Lawsuits in Amtrak mishap claim crossing defects
RENO, Nev. (AP) – Four lawsuits filed on behalf of victims of last year’s Amtrak-truck crash in northern Nevada claim railroad crossing gates either came down late or not at all.
The children of an Amtrak conductor killed in the June 24, 2011, crash and three injured passengers filed the lawsuits Thursday in Washoe County District Court.
The complaints allege the railroad companies used a defective rail crossing warning signal and the Nevada Department of Transportation failed to post effective warning signs for motorists, the Reno Gazette-Journal reported (http://on.rgj.com/LGrvZt ).
Trucker Lawrence Valli of John Davis Trucking Co. of Battle Mountain skidded and crashed into Amtrak’s westbound California Zephyr in the desert about 70 miles east of Reno. Valli, conductor Laurette Lee and four passengers died, and some 100 people were injured.
Lawyer Jay Sullivan, who filed the four suits, said photographs show the crossing gate in Valli’s direction of travel “was not broken off,” and that raises the question of when the crossing gate dropped.
“There’s credible evidence that the gates came down late or not at all,” he said. “A late deployment of the crossing gate would help explain why Mr. Valli drove his truck into the train.”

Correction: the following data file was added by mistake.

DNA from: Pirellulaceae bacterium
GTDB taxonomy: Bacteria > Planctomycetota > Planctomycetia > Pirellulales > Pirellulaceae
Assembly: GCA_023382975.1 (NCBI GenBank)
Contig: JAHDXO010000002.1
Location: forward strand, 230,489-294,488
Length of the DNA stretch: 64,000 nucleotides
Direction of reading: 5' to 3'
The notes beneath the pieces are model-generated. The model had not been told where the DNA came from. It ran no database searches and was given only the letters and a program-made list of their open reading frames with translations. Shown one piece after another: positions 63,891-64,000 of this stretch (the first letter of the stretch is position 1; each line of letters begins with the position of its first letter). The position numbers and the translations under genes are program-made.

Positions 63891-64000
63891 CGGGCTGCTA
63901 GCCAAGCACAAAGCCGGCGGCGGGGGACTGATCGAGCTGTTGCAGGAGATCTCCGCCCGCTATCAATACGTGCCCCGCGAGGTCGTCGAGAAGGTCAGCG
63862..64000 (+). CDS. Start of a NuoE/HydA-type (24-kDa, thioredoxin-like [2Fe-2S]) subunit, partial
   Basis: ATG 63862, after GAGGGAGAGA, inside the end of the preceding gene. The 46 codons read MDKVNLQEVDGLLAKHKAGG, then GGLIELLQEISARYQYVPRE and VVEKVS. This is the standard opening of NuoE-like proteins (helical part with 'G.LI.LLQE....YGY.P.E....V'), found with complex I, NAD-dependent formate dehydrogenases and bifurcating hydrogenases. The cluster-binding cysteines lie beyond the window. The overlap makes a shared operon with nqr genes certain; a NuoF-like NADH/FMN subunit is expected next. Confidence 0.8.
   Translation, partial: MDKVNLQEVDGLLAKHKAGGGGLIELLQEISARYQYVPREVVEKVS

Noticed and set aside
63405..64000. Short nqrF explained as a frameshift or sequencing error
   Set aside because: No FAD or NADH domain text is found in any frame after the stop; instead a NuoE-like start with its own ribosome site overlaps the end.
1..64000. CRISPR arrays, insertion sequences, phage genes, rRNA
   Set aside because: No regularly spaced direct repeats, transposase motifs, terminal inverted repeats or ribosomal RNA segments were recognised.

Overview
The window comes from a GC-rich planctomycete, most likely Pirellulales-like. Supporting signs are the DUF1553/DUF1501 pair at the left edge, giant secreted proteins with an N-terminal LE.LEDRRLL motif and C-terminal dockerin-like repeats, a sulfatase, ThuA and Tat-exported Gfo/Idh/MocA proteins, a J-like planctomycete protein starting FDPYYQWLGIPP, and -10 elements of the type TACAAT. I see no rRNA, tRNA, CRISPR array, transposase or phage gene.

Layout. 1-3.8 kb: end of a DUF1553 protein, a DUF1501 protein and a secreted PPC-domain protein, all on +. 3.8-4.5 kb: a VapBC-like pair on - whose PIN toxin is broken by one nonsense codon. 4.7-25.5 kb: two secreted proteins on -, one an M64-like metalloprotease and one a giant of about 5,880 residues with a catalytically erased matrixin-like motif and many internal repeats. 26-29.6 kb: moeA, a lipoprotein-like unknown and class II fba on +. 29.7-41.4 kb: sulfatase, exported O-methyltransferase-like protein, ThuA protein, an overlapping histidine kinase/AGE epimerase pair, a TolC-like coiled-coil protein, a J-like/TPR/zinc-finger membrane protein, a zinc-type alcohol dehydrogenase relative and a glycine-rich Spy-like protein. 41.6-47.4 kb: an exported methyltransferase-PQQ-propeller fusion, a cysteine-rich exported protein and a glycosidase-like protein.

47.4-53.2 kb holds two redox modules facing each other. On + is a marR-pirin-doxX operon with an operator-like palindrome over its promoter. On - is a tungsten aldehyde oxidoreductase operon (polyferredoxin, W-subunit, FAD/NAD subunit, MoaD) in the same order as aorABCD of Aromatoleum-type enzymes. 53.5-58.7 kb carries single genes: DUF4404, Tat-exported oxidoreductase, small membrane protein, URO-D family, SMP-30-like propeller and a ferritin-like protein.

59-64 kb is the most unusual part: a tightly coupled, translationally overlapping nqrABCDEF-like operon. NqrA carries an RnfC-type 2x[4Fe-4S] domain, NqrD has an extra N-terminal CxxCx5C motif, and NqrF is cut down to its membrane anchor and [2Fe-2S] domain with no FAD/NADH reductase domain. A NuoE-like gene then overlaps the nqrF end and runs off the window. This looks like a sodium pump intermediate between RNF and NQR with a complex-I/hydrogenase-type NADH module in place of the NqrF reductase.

Robert Comer of Magnolia, Ohio, a forensic investigator who has reviewed 300 railroad crossing accidents nationwide over 23 years, agreed the crossing gate in Valli’s direction of travel was intact after the crash.
“If the gate had been down at the time of the crash, Mr. Valli’s truck and trailers would have hit it and smashed it. But that didn’t happen,” Comer said.
The suits also ask the court to force the state transportation department to install advance railway crossing warning signs and rumble strips to warn motorists of trains. They also seek a reduction in the speed limit from 70 mph to 50 mph at the crash site on U.S. 95.
The suits refer to a Gazette-Journal investigation published Sunday on the anniversary of the crash. The newspaper found that despite numerous reports of close calls by engineers at the rural crossing, the department has not made any safety improvements at the site.
Amtrak spokesman Marc Magliari declined to comment on the suits.
“We will file a response through the proper legal channels at the appropriate time but not before,” he said.
Officials for the state transportation department and Union Pacific said they do not comment on pending litigation.
The latest suits were filed by Lee’s children, and by passengers Bryan and Rachel Bolingbroke of Tremonton, Utah, and Hailey Loeffler of Crested Butte, Colo.
They bring to 15 the number of suits filed in response to the crash.
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